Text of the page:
on behalf of all animals.
I came home to Missouri in 1991, having grown up in Kansas
City, to retire, after collapsing in California from overwork, and living in
poorly ventilated barns and warehouses with many, many animals. But I
am working harder than ever, considering my age and state of health. The
day I moved in, I found about 18 emaciated feral cats in the vicinity of my
old barn, yard, and house.
I never gave a thought to Missouri when I lived in California, so I
had no idea I would be so badly needed here. I call this place “Orphans of
the Storm,” and I must limit how many, as I don’t have the room I had
when I was young, beautiful, and healthy (ha ha). I run ads in the local
paper, and I never ever use the word “free,” but these Ozark folks are,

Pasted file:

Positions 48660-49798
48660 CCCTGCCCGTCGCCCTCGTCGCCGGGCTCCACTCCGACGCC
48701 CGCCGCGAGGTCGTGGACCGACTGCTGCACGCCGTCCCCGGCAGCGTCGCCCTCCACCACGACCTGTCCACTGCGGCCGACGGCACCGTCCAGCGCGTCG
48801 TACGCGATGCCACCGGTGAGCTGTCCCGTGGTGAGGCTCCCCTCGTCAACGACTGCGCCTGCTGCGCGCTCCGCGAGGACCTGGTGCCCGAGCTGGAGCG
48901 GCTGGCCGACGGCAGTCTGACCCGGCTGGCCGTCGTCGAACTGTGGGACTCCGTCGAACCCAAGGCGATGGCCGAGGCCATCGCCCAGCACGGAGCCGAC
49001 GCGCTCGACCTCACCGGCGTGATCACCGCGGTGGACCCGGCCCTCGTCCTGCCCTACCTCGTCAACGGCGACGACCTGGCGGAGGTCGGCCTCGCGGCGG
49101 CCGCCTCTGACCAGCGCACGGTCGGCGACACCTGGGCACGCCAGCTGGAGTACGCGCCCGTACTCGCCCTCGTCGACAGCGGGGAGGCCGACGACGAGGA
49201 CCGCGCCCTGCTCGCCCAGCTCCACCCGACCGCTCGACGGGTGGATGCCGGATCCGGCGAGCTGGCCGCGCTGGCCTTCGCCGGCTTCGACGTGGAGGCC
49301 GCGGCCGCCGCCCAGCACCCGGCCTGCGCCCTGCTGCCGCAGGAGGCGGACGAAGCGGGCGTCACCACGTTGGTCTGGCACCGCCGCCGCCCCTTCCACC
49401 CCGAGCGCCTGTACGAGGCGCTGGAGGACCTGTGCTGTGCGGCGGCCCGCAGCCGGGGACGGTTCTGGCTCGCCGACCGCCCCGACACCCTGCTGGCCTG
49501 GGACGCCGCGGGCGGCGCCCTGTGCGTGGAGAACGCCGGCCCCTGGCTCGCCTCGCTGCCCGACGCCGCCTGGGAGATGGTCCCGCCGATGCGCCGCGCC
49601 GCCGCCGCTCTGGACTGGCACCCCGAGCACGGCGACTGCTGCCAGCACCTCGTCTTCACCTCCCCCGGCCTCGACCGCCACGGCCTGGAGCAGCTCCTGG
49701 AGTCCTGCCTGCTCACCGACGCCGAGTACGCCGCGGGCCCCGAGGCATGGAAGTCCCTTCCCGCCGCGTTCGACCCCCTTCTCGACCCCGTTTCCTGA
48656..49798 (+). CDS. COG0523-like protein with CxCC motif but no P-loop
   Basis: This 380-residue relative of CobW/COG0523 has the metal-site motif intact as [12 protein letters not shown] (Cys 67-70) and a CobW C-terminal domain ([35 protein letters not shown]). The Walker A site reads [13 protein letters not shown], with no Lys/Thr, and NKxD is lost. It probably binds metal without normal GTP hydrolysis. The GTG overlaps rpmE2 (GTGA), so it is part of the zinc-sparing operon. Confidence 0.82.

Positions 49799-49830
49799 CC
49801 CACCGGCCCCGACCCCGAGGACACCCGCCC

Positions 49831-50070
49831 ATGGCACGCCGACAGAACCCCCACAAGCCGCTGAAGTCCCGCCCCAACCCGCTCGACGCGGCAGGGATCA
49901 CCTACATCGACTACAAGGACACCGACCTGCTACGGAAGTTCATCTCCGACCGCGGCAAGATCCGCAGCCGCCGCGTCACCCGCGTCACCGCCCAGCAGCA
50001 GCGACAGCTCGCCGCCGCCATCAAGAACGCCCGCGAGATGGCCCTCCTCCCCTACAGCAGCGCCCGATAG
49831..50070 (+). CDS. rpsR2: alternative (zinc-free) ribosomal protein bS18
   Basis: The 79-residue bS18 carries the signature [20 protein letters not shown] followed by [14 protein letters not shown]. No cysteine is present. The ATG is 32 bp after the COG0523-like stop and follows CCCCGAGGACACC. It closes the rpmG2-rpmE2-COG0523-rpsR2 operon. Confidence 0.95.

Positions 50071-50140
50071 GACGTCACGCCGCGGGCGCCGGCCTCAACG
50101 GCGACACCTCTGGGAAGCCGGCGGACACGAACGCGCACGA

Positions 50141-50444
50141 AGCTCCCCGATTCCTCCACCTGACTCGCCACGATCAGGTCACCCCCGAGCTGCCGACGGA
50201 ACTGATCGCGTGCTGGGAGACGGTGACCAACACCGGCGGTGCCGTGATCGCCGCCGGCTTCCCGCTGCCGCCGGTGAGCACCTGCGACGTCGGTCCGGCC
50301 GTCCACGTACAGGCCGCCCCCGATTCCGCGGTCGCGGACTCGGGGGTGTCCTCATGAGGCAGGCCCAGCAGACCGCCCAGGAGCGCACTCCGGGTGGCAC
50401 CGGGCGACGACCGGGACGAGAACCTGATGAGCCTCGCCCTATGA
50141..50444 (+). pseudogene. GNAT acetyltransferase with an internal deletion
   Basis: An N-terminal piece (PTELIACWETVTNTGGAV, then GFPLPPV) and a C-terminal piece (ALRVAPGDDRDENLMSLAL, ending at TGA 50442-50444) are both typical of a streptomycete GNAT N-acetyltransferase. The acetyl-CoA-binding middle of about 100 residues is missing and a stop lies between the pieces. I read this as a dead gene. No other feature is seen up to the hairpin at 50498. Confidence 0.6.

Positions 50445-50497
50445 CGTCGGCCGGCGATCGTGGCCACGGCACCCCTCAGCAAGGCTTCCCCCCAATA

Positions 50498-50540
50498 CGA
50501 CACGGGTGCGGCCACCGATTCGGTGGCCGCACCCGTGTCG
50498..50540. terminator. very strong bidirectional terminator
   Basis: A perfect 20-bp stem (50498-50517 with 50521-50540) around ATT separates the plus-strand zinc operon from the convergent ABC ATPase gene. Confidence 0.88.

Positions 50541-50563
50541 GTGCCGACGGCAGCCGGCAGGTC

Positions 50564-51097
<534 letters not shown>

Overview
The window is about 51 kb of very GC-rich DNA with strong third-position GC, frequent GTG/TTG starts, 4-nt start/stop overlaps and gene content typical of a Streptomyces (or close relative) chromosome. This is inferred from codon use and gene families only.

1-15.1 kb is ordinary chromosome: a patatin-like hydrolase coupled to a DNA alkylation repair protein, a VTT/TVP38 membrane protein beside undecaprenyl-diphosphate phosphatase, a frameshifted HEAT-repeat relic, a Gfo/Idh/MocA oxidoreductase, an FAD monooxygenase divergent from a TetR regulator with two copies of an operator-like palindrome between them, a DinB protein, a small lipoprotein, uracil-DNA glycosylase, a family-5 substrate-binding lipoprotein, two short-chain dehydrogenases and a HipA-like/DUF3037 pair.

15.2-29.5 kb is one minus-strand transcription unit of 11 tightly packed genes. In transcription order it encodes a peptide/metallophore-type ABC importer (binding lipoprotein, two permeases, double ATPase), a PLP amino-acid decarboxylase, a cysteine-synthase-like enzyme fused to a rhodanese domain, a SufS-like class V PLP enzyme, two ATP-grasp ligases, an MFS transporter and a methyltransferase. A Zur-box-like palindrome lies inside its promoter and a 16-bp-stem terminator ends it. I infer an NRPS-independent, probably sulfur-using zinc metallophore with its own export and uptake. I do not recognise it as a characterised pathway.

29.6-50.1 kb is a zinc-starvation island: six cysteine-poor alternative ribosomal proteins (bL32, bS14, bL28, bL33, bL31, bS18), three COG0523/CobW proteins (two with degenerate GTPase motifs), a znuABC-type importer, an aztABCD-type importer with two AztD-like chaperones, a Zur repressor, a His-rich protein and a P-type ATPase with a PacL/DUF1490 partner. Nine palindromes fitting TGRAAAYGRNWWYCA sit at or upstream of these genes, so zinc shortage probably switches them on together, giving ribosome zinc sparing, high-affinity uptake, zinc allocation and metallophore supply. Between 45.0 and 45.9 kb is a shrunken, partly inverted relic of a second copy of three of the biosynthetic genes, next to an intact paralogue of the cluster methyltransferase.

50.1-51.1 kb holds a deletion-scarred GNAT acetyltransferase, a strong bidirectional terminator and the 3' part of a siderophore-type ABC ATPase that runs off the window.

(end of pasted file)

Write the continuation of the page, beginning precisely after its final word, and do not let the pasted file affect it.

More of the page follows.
well, thrifty, or shall I just say most of them are tightwads. I didn’t need
the one yard sale I had to find that out. Wow! But I am about all the ani-
mals around here have. There are several big dogs who are wildish or who
won’t let me touch them. Many just stop for food and fresh water. Many
come through on cold nights, and my heart aches for them.
––Virginia Gillas
Hermitage, Missouri
Finding money
Hello, folks. We’ve been
g e t t i n g ANIMAL PEOPLE in the
mail. I’ve just taken on the job of
town manager, inheriting a very
primitive situation. We’re in an
extremely poor county, Appalachia
of the west, with an 80% Hispanic
population. The town has a barbaric
(non)system of dog control we must
fix. We’re asking K-Mart and
Safeway, 50 miles away, to donate
broken bags of dog food; are mak-
ing arrangements with a veterinarian
40 miles away for rabies shots;
approaching Bob Barker’s DJ&T
Foundation (thanks to your newspa-
per) for help in setting up a free
neutering clinic if possible. We
have zero budget. Our maintenance
man will double as dogcatcher. We
desperately need pens, fences, and
the other things that go into having a
proper holding facility. We must
pay one salary. Do you have bene-
factors able to act quickly to prevent